It isn't just the United States that has seen apartment transactions slow to a crawl. The rest of the world seems to be suffering the same fate. Through June 2008, apartment sales worldwide were down 34 percent compared to the first six months of 2007. Not surprisingly, North America saw the biggest drop in sales, falling 46 percent to $20 billion.
On average, cap rates increased about 15 points in the Americas and Asia and only slightly more in Europe, despite the credit crunch. "The creditcrunch has been very democratic," says Dan Fasulo, managing director for Real Capital Analytics, a New York-based firm that tracks apartment transactions. "Every property type has been affected. Every buyer type has been affected."
Despite a 57 percent decline to $2.4 billion in sales, New York remained the most active market in the world. And eight of the top 10 global markets were in the United States, which comprised 66 percent of the global apartment sales activity.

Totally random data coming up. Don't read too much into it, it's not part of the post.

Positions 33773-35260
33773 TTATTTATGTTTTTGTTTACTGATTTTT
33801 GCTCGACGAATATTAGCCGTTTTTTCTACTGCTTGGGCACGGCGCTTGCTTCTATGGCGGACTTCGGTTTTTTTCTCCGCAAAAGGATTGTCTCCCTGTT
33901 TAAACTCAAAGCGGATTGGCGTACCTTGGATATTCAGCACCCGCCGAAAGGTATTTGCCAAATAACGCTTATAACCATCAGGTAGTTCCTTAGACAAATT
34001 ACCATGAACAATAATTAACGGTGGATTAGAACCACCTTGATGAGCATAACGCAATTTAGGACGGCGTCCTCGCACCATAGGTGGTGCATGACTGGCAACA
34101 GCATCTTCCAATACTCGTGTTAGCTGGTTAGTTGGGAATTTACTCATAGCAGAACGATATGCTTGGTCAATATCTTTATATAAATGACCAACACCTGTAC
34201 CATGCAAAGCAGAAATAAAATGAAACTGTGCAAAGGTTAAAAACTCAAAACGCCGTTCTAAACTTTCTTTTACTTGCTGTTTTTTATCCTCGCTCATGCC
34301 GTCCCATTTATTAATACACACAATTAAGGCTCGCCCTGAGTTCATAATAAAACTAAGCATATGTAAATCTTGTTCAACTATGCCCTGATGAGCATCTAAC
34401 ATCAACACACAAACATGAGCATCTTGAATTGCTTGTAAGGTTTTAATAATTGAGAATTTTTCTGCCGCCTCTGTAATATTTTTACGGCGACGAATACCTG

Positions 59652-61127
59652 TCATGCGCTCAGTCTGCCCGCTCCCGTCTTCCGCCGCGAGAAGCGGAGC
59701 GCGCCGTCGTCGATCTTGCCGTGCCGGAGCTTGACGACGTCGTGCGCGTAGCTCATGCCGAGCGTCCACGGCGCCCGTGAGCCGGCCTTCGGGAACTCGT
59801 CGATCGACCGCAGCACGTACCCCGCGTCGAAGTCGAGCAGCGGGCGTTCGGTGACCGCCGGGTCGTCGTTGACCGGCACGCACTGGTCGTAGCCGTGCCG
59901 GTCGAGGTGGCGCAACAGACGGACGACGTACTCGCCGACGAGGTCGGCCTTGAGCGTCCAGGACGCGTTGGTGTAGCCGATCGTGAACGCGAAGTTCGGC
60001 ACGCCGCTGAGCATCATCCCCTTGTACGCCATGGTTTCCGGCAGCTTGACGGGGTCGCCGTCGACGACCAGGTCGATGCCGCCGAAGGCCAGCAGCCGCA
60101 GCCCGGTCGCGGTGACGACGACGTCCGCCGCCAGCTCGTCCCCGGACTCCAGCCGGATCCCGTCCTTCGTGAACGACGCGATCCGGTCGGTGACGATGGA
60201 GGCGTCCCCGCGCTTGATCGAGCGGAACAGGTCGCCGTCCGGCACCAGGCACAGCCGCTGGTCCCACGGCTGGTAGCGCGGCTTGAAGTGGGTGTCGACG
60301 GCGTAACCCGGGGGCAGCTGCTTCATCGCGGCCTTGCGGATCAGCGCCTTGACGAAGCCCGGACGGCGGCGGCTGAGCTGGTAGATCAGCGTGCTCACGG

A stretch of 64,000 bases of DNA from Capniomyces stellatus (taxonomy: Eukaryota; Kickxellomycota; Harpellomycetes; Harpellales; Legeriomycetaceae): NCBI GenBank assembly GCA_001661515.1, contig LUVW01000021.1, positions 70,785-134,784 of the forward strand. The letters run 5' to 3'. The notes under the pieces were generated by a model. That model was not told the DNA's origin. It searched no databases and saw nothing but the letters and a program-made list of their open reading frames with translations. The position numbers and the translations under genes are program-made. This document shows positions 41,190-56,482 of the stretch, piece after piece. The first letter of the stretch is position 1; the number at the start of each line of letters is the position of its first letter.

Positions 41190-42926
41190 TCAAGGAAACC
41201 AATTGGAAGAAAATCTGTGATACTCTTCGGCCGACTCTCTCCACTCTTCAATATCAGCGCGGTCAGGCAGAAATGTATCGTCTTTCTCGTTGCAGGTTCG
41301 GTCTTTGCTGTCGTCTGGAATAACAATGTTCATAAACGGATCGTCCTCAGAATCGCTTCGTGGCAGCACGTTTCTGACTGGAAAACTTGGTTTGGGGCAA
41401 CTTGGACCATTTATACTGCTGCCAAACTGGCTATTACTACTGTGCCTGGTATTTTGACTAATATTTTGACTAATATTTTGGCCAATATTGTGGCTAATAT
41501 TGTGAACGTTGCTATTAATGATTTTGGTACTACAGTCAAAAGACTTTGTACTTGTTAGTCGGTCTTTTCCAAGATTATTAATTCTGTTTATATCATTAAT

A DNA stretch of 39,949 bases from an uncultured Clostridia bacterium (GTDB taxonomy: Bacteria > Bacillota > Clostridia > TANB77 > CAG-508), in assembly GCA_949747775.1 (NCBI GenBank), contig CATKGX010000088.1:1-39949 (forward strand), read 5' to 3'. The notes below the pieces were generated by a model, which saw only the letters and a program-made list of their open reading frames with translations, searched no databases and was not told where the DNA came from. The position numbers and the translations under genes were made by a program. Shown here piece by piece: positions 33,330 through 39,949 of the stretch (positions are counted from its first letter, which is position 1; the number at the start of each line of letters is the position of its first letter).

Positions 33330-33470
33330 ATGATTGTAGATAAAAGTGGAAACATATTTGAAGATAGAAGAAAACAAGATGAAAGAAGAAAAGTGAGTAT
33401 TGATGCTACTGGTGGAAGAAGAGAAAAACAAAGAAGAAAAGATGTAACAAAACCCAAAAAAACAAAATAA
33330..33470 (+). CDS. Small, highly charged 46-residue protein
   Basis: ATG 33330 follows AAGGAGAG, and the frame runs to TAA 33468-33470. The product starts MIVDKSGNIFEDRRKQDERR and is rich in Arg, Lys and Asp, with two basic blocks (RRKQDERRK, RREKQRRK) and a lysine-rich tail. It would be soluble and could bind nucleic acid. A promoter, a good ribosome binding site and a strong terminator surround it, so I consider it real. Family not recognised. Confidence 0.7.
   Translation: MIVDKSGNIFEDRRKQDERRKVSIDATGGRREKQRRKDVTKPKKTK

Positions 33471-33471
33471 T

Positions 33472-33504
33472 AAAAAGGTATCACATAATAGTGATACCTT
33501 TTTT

However, the States didn't have the biggest single deal so far this year. That distinction went to Germany, which saw a $5.4 billion privatization of a 93,000-unit portfolio. The transaction represents 80 percent of German transactions and 15 percent of the global transactions.
There have been a number of major portfolio transactions over the past few years, as the government and employers have privatized worker housing. "They've spun those assets into private hands," says Wayne Vandenberg, chairman of TVO Realty Partners, a Chicago-based company that acquires, develops, and manages real estate assets in America and abroad. "In some of those circumstances, it worked well, but in some, it didn't."